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9 Things You've Been Dying To Know About The HaplotypeCaller Paper
By Laura Gauthier, lead GATK developer for germline short variant discovery
Q: What, there's a HaplotypeCaller paper?
A: Yes! We are super excited to announce the long-awaited release of The HaplotypeCaller Paper -- or rather, the preprint in bioRxiv. (Actually we announced it on Twitter a while back but we understand not everyone enjoys such an old-school way of keeping up with the news). Hopefully you’re as excited as we are, if not more so, but we understand that this probably raises a few questions for some of you, so we tried to address some of those below.
Q: Why did it take so long?!
A: Our mission is to develop the tools that get used by others to do groundbreaking scientific research. Benchmarking and validation are important parts of our prototyping and development cycle, but given that we’re not subject to the “publish or perish” culture of a research lab, submitting manuscripts presenting those results wasn’t a high priority for us.
Q: Are you going to submit it to a peer-reviewed journal?
A: Probably not.
Q: Why not?
A: Our main motivation for posting the HaplotypeCaller manuscript to bioRxiv was to provide something recent/reasonable to cite and to make more details of the methods public. Submitting to a peer-reviewed journal usually involves a lot of time working on revisions that we’d rather put towards working on further improvements to the tools.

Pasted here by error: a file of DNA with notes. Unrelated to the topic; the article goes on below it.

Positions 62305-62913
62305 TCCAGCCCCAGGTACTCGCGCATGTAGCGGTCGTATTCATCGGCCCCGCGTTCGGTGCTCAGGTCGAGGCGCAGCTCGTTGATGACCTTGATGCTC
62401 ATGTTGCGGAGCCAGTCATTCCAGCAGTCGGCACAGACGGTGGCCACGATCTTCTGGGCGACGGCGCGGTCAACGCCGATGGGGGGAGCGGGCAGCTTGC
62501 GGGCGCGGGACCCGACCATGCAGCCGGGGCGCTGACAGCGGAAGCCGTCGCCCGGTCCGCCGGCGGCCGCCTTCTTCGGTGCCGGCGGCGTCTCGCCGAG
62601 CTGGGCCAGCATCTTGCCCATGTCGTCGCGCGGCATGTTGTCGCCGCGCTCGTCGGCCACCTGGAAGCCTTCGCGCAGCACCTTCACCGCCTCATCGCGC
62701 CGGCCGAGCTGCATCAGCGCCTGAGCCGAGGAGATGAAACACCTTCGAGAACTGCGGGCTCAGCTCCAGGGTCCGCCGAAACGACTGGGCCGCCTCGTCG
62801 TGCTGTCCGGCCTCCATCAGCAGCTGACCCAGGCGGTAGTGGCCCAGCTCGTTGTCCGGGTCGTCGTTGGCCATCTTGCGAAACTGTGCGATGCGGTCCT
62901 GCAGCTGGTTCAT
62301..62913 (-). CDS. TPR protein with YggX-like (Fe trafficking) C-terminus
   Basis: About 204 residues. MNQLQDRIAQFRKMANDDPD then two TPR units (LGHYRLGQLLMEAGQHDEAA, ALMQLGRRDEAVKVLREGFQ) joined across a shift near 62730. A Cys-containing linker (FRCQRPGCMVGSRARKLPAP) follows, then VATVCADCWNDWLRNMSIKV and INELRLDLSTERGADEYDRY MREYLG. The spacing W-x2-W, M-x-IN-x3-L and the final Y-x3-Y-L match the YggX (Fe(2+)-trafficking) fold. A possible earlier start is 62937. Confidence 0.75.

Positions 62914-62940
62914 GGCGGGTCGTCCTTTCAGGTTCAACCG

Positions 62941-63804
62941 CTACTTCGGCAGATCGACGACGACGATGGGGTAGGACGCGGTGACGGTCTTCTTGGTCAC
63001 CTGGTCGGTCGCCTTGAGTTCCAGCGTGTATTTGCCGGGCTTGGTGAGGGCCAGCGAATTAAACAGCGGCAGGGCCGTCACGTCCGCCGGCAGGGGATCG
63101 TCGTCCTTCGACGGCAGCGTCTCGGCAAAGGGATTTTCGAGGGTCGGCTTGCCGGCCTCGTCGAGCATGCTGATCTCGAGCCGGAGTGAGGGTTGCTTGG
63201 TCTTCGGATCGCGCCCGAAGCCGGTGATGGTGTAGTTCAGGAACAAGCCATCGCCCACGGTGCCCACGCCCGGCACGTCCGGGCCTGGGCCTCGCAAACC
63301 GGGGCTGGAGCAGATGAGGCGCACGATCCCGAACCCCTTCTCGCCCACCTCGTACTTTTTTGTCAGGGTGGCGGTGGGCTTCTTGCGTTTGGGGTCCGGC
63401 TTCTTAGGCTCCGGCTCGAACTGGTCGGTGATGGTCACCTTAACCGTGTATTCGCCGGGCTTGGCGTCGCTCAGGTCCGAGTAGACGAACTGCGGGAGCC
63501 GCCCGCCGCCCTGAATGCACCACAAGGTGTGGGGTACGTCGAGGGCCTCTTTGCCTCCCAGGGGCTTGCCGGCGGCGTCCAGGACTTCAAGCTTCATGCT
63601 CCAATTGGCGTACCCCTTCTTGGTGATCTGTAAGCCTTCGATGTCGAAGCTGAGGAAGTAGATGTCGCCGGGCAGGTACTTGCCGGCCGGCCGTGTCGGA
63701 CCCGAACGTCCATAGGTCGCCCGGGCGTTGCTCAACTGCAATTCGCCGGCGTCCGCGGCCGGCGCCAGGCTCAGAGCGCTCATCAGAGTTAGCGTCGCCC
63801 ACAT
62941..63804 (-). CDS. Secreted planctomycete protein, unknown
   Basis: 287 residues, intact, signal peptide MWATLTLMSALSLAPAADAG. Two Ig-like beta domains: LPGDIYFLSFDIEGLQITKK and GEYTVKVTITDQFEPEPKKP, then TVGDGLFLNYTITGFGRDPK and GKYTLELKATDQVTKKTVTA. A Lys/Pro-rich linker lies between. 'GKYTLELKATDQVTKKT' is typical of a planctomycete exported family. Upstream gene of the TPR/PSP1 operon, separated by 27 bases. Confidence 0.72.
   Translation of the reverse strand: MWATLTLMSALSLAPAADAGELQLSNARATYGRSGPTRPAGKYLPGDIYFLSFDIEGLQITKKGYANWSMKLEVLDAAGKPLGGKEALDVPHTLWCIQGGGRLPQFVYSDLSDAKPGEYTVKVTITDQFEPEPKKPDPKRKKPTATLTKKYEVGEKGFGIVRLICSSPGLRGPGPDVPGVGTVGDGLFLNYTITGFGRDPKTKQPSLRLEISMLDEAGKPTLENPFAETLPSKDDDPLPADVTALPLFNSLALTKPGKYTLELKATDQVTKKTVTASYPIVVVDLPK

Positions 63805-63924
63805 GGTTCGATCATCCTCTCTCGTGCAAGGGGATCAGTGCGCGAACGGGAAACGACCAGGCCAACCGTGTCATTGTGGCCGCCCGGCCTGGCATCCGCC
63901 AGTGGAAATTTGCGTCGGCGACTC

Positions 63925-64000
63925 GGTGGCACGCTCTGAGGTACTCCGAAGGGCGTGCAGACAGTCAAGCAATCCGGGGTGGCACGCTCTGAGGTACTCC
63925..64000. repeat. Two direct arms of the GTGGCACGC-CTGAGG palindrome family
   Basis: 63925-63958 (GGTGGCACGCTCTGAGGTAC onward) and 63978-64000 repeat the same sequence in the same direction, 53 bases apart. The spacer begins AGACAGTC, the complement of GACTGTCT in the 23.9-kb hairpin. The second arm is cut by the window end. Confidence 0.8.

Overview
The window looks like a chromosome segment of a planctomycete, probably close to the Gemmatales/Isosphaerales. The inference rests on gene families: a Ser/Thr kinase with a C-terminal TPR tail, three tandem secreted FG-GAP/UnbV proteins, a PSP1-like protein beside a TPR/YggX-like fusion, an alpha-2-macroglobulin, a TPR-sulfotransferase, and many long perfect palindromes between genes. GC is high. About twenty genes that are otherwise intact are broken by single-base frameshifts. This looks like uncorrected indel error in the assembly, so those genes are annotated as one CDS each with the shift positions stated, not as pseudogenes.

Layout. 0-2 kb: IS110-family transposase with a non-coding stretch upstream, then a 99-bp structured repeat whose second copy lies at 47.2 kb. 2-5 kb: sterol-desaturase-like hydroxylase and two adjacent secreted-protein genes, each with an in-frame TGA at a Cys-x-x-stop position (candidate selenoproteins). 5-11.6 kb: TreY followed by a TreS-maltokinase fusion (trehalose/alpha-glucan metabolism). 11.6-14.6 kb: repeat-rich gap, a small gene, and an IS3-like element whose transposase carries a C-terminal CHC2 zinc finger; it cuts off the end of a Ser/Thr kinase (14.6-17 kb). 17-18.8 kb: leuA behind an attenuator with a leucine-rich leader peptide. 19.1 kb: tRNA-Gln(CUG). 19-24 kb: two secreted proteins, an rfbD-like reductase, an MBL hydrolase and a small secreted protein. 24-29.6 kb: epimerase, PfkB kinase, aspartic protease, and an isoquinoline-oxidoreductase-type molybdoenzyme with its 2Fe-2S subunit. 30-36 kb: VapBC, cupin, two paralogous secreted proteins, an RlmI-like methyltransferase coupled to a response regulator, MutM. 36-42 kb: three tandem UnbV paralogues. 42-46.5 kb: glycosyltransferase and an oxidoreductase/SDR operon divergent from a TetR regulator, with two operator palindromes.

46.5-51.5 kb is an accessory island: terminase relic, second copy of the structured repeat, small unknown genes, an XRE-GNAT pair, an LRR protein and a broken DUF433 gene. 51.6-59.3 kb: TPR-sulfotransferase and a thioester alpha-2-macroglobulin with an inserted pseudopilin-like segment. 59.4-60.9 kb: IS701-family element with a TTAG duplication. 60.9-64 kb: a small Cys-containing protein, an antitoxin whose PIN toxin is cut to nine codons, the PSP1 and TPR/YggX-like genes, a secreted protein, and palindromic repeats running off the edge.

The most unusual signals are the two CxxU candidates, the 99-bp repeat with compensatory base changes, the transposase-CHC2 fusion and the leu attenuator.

Q: Is it still a preprint if it's never intended to go to print?
A: You tell us.
Q: What version of HaplotypeCaller does the paper describe?
A: The paper describes the GATK 3.4 version of the HaplotypeCaller (yes we started this a while back) but the HaplotypeCaller has not changed significantly in later 3.x versions so it's fair to say the paper covers up to version 3.8 completely.
Q: How do these results compare to GATK4?
A: At time of writing, the GATK4 version of HaplotypeCaller is still considered a beta version. The team is actively working on validating the GATK4 version to make sure that it’s guaranteed to be as good as or better than the GATK3 version described in the paper.
Q: How does the methodology compare to GATK4?
A: The GATK engine that parses the BAM and “shards” the data to pass to the tools has been rewritten for improved efficiency over GATK3, and the HaplotypeCaller code has been refactored for better organization and readability. So there's a lot that is different in terms of software implementation. However the algorithms and equations presented in the manuscript remain the same, so overall the paper's description of how the HaplotypeCaller operates also applies to the GATK4 beta version, and it is appropriate to use it as a citation for results derived from versions up to the current beta (4.beta.6).
Q: Does the release of this paper hint at a change in how the team prioritizes publication?
A: To some extent. The developers of the somatic variant caller Mutect2 and related tools have put in a lot of effort to prepare white papers on the methods involved (Mutect2 itself, the assembly process and the pairHMM algorithm), some of which are shared with the HaplotypeCaller. They hope to release a manuscript featuring Mutect2 somatic SNV and INDEL variant calling results in the near future. Additionally, the GATK development team as a whole aims to make more of our internal benchmarking and validation efforts more transparent and available to other tool developers; an effort that our colleague Yossi Farjoun kicked off in style in his blog post about the new "SynDip" benchmark last week.